The federal government’s anti-spam law, known as Canada’s Anti-Spam Legislation (CASL) came into effect on July 1, 2014. CASL is a spam-fighting Act that regulates the types of electronic messaging that can be sent (and under what circumstances) from people, businesses, and organizations.
Changes have been made to the Canada Emergency Wage Subsidy to broaden the reach of the program and make it easier for eligible employers, including charities and nonprofits, to access much-needed support during this time of crisis.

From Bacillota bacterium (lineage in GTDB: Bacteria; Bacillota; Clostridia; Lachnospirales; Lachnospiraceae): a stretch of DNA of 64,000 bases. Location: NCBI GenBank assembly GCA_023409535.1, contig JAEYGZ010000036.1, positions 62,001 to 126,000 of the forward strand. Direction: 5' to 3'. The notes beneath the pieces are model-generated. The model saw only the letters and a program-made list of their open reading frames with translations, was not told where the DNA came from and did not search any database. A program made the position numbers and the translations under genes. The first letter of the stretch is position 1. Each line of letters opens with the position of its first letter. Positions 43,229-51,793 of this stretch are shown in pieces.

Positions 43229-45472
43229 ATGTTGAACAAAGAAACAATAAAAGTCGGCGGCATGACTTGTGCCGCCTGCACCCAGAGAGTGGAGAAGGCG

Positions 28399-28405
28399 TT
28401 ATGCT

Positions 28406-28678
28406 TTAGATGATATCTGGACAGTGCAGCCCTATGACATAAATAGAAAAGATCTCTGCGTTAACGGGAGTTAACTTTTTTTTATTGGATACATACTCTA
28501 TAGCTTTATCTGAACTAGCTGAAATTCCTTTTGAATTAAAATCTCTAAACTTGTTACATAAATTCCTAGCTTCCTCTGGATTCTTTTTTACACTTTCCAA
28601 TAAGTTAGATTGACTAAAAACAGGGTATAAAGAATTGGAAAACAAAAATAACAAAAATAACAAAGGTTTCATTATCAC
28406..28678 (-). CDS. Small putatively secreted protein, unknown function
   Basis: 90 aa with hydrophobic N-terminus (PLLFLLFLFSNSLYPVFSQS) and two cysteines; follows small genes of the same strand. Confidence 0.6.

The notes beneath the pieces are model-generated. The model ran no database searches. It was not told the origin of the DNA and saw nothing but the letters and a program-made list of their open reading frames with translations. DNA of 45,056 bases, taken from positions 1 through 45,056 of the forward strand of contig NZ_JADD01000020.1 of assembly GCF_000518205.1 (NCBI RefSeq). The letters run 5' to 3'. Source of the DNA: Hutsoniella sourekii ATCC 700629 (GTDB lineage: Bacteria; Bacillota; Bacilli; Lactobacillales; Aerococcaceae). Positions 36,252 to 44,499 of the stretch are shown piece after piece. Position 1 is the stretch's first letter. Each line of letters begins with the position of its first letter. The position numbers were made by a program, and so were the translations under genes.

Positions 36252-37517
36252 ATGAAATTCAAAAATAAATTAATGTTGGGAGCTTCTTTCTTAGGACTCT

Until recently, conglomerates and tangled, opaque corporate webs were not words commonly used to describe charities. The WE Charity scandal has raised new questions about complex corporate structures and opacity in the charitable sector.
The Multicultural and Newcomer Charitable Giving Study -- one of the first in Canada to explore the influence of ethnicity on supporting charities -- offers a glimpse into the enormous giving potential that resides with newcomers to Canada and second-generation Canadians.
The funding landscape for the sector is becoming more precarious while demand for the services of these organizations grow. In the context of an increasingly precarious funding environment, social finance emerges as a source of capital that could allow charities to diversify their revenue and become more resilient.